When you need your vehicle repaired it can be quite a mine field, particularly if you don’t know much about cars.
So how can you get your car fixed without being ripped off?
Firstly always ask for personal recommendations for garages that people you know have used before or failing that look up online reviews before contacting any garages to ensure that they do not have negative feedback.
It’s then a good idea to do a bit of your own research online as to what the issue could be with the car along with a guideline as to how much you can expect to pay for the repair.
Once you have an idea of what may need doing you could then ring around a number of local garages to get a quote. Once you have found one that you are happy with ensure to ask them to take a look at the car and asses what needs doing and then contact you prior to any work being carried out on the car so that you can authorise work only once a price is agreed.
Never allow yourself you be rushed into any decisions or be pushed into going ahead with a garage just because you’ve contacted them for a quote, a good garage will be happy to answer your questions and will be able to give you a comprehensive quote for the work to be done.
If you are looking to get a new or second hand car then you may well be tempted with taking finance out to cover the cost or part of the cost of the vehicle. Finance can be a great way of spreading the cost of a car over a number of years but you need to be sure that you know what you are taking on, the terms an conditions of the finance and how much you will end up paying for the car overall.
Many finance companies will simply take to you about the monthly amount and term of the finance but may not talk about the amount of interest and the APR. The APR is the annual percentage rate and is a percentage that relates to the interest you will be charged annually over the term of the loan. APR’s can range drastically from as little as a few percentage upwards of a thousand percentage. The higher the APR the more you will be paying back overall.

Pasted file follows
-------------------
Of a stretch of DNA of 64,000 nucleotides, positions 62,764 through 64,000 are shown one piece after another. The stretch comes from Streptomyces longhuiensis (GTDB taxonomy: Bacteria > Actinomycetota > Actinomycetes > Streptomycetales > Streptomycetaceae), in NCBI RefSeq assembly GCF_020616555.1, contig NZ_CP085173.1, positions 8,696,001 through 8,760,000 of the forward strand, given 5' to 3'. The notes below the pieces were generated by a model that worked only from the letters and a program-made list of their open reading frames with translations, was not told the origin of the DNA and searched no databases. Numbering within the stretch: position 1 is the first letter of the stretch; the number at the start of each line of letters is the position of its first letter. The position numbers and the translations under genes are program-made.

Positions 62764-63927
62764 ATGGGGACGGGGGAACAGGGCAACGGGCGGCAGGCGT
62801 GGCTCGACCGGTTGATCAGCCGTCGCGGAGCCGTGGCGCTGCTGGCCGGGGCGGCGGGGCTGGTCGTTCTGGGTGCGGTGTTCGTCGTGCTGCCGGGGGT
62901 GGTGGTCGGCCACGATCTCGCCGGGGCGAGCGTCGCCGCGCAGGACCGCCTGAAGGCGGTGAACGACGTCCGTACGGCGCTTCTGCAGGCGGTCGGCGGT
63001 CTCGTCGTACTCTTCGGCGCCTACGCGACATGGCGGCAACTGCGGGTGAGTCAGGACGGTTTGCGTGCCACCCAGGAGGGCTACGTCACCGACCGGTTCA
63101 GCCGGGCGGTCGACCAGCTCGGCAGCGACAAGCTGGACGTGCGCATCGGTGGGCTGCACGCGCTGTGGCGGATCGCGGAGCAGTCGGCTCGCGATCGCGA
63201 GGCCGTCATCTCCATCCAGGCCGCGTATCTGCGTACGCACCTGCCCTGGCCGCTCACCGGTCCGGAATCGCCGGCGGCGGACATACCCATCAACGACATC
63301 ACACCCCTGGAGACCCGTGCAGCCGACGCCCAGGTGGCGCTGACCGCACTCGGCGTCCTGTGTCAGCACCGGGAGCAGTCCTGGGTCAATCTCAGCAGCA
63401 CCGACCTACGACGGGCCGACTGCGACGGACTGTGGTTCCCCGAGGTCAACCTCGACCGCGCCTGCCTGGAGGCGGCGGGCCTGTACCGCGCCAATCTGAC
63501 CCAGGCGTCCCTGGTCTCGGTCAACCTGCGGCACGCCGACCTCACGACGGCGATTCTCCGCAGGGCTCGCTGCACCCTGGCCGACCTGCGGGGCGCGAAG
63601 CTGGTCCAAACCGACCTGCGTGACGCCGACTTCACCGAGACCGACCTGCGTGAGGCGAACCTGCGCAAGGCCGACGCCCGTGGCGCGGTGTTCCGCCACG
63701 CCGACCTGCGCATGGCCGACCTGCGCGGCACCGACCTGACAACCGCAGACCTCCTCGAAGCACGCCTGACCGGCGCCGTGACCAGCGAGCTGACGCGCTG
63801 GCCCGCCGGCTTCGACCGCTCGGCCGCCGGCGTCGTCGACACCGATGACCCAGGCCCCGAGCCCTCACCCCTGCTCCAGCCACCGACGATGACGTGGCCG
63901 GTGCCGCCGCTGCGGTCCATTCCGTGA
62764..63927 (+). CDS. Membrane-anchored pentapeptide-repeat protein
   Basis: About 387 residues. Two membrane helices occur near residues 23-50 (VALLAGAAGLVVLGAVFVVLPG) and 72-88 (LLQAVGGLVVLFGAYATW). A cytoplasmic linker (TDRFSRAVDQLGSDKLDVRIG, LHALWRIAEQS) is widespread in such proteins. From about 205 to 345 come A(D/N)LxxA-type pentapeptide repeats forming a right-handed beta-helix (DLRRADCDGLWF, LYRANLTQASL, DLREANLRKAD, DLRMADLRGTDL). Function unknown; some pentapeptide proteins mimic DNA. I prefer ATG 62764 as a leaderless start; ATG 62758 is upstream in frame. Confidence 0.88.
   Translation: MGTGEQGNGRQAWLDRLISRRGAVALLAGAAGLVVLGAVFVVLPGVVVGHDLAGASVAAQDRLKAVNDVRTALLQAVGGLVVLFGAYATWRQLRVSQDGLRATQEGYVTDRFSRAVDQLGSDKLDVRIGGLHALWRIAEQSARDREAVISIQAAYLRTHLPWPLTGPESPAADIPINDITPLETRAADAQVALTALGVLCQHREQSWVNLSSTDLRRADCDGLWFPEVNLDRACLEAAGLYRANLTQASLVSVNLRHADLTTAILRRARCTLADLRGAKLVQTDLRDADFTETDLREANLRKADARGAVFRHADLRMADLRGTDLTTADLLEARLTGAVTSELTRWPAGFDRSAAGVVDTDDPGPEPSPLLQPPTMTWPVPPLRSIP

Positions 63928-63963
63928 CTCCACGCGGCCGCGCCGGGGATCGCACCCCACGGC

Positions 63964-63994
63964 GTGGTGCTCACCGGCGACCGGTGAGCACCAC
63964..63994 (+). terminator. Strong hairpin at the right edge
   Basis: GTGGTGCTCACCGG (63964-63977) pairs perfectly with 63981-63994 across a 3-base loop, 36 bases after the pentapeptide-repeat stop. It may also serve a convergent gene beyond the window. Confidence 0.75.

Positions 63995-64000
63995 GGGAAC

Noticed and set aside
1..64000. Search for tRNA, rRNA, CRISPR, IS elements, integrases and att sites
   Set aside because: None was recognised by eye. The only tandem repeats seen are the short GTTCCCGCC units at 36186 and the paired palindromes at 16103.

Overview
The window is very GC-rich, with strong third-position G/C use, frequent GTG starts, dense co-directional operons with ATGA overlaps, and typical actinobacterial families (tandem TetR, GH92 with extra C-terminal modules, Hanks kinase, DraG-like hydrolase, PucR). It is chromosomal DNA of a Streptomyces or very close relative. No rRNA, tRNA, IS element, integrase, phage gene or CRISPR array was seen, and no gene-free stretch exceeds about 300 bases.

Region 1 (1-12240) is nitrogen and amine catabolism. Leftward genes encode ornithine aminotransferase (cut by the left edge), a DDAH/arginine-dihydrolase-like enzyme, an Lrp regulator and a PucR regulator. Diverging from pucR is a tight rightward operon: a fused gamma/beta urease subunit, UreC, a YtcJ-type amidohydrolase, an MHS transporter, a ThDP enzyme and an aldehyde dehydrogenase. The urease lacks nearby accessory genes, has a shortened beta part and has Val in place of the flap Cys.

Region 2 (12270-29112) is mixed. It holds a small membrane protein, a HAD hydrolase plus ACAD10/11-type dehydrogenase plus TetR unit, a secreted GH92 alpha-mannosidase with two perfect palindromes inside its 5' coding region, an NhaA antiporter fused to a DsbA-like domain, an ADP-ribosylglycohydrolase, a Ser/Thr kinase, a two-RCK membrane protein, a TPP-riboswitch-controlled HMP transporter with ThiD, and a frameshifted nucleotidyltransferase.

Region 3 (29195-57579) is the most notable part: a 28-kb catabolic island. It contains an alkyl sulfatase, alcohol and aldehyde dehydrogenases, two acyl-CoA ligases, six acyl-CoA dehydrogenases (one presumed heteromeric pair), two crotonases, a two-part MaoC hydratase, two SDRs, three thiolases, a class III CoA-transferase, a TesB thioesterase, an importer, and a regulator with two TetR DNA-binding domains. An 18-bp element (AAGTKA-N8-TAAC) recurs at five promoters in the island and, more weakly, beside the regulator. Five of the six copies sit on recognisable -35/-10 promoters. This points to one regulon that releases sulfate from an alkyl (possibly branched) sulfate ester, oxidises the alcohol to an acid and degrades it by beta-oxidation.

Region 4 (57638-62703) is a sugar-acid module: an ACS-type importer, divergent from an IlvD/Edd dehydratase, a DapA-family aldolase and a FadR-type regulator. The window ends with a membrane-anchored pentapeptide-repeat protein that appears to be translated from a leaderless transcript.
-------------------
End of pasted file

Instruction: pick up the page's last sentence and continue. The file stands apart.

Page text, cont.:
Always check how much you will have paid back in total including interest by the end of the finance agreement and this will allow you to work out how much in interest and charges you will incur. Often once people have this information, they reconsider the finance or will start to shop around to get a lower APR. Bank loans are often lower than taking out car finance but not sometimes the lending restrictions are stricter.
If you have recently had a new car or have noticed a new noise or some odd behaviour then you are likely to panic what it is and we often assume the worse. It is right to be concerned if you notice something different about the way your car sounds or drive or notice that it is using too much fuel for example, but sometimes we may put off taking it to the garage in fear that we may have to fork out a lot of money.
Often these noises etc. may only be something small and it might be easily fixed but even if it isn’t the chances are, if you leave it, it will only get worse. The problem arises when we notice something wrong and do nothing to then find that something has broken, such as the cam belt, which has caused additional damage as a result. This may have been avoided had the initial problem been investigate as and when it should of.
Ensuring that all your fluid levels are topped up, that the car is regularly serviced and generally looking after your vehicle can help avoid some problems and if not avoid them, may be an opportunity for them to be picked up before they get too bad.